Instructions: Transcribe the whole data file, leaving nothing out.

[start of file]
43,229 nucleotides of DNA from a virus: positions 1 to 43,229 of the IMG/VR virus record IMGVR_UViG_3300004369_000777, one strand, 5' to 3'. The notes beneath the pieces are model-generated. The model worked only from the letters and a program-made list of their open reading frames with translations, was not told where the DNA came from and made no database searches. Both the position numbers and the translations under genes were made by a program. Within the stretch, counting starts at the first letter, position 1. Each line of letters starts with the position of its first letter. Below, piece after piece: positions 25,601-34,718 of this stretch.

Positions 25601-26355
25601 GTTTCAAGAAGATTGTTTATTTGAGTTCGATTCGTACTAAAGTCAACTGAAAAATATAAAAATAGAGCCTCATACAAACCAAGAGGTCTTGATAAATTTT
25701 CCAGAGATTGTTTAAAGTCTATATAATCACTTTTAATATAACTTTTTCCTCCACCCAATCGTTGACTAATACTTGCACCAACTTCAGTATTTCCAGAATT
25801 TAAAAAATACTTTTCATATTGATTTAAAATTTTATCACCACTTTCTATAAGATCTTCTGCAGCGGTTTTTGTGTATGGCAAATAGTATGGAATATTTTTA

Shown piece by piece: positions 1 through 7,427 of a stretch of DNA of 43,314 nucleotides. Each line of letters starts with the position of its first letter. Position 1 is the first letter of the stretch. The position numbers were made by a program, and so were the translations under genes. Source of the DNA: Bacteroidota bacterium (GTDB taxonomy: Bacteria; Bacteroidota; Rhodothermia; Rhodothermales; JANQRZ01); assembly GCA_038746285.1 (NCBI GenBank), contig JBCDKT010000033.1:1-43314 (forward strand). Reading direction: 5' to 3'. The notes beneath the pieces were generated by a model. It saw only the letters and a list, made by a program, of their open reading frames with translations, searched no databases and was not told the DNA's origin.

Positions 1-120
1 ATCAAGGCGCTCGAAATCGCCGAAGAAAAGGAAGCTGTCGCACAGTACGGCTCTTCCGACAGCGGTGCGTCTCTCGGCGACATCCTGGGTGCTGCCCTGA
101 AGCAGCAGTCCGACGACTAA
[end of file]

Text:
43,229 nucleotides of DNA from a virus: positions 1 to 43,229 of the IMG/VR virus record IMGVR_UViG_3300004369_000777, one strand, 5' to 3'. The notes beneath the pieces are model-generated. The model worked only from the letters and a program-made list of their open reading frames with translations, was not told where the DNA came from and made no database searches. Both the position numbers and the translations under genes were made by a program. Within the stretch, counting starts at the first letter, position 1. Each line of letters starts with the position of its first letter. Below, piece after piece: positions 25,601-34,718 of this stretch.

Positions 25601-26355
25601 GTTTCAAGAAGATTGTTTATTTGAGTTCGATTCGTACTAAAGTCAACTGAAAAATATAAAAATAGAGCCTCATACAAACCAAGAGGTCTTGATAAATTTT
25701 CCAGAGATTGTTTAAAGTCTATATAATCACTTTTAATATAACTTTTTCCTCCACCCAATCGTTGACTAATACTTGCACCAACTTCAGTATTTCCAGAATT
25801 TAAAAAATACTTTTCATATTGATTTAAAATTTTATCACCACTTTCTATAAGATCTTCTGCAGCGGTTTTTGTGTATGGCAAATAGTATGGAATATTTTTA

Shown piece by piece: positions 1 through 7,427 of a stretch of DNA of 43,314 nucleotides. Each line of letters starts with the position of its first letter. Position 1 is the first letter of the stretch. The position numbers were made by a program, and so were the translations under genes. Source of the DNA: Bacteroidota bacterium (GTDB taxonomy: Bacteria; Bacteroidota; Rhodothermia; Rhodothermales; JANQRZ01); assembly GCA_038746285.1 (NCBI GenBank), contig JBCDKT010000033.1:1-43314 (forward strand). Reading direction: 5' to 3'. The notes beneath the pieces were generated by a model. It saw only the letters and a list, made by a program, of their open reading frames with translations, searched no databases and was not told the DNA's origin.

Positions 1-120
1 ATCAAGGCGCTCGAAATCGCCGAAGAAAAGGAAGCTGTCGCACAGTACGGCTCTTCCGACAGCGGTGCGTCTCTCGGCGACATCCTGGGTGCTGCCCTGA
101 AGCAGCAGTCCGACGACTAA